Tragically, the president's Commission on Social Security Reform has dodged the real issues. All it has come up with is a hodge-podge of tax increases and benefit adjustments to allow the system to scrape past its short-term crisis while ignoring the fundamental long-term problem. That is hardly surprising, given that the average age of the commission members is 58. The entire under-45 population has been left out, both in the make-up of the commission and in its recommendations.
Surely chairman Alan Greenspan, who learned many of his social and economic ideas at Ayn Rand's knee, knows better. A whole generation of economic thinkers—Michael Boskin, Milton Friedman, Thomas Sowell, Norman Ture, Walter Williams—have identified Social Security's fundamental flaw and urged real reform. Apparently Greenspan the establishment politician has overruled Greenspan the knowledgeable economist.
What do these economists all recommend? All agree that Social Security's welfare function and insurance function are in conflict, that the two should be separated, that the welfare aspects should be handled along with other welfare programs, and that the insurance function could be operated on normal insurance-annuity principles.
The most comprehensive ideas on how to do this have come from Peter Ferrara, now on the White House staff. His transition proposal would phase out payroll taxes, spin off the welfare functions, and rely on an expanding program of Individual Retirement Accounts (IRA)s to take over the insurance functions. People already retired or nearing retirement would continue to receive present benefits during the several-decade transition period.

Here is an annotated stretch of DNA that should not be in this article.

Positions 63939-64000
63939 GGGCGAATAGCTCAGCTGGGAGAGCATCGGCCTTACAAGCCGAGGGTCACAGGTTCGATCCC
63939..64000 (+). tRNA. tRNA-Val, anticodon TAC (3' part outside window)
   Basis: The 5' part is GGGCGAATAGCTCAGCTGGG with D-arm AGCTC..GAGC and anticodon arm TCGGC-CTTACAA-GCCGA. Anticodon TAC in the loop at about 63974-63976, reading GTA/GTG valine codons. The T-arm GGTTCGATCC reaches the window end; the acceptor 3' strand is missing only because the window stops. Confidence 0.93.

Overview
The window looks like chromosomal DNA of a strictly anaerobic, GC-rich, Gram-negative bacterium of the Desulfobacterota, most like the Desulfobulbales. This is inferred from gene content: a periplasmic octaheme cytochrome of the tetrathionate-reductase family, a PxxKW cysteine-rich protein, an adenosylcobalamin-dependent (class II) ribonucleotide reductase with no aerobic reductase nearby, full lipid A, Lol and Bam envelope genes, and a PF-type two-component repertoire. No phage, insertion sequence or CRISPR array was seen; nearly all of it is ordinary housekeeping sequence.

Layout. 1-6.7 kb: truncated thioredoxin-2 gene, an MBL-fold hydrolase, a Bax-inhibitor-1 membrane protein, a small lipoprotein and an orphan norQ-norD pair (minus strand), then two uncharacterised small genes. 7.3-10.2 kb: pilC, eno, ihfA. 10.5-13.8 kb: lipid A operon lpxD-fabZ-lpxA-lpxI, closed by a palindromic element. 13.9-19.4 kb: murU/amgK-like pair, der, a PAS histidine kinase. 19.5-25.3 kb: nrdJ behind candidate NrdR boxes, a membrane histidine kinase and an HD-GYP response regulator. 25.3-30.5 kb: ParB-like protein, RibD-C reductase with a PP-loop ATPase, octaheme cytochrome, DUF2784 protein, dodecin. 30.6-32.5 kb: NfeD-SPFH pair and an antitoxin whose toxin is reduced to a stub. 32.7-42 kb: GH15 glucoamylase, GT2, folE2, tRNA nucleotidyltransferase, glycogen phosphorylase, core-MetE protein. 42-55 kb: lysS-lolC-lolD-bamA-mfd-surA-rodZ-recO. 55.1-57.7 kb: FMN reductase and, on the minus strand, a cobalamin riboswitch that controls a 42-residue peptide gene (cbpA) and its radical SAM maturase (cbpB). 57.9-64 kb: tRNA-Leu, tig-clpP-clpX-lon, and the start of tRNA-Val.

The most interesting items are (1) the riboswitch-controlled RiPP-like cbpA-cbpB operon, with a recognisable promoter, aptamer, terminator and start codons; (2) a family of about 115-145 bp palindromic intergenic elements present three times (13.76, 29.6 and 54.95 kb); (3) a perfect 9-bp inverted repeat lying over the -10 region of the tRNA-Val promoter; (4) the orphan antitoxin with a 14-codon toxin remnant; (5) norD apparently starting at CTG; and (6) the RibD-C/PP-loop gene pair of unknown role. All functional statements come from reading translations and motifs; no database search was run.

But where Ferrara's plan would drain up to $40 billion a year from "general revenues" to continue present benefit levels during the transition, we'd suggest a less-costly approach. As the Adam Smith Institute has suggested (p. 12), let's take people at their word that they've paid for their benefits. Give everyone a certificate equal to the value of his or her accumulated "contributions" plus interest. When deposited with an IRA firm, the certificate would be exchanged for a government bond, redeemable when the person retires.
This approach is a compromise between the wishful thinking that people are "entitled" to benefits irresponsibly promised them and the reality that the money has already been spent and is not there. Simply giving people the value of what they have paid in would still cost many billions but could probably be financed by selling off federal assets.
Sooner or later, reality must be acknowledged. Social Security is an issue that affects every generation, not just those at or near retirement age. Everyone wants a secure retirement. And we all want a healthy, prosperous economy. Today's Social Security system threatens both. It must be rethought and restructured. For openers, we can throw out the report of the president's commission and start fresh. But we need not start from scratch. The blueprints for real reform already exist. All we need is the courage to work with them.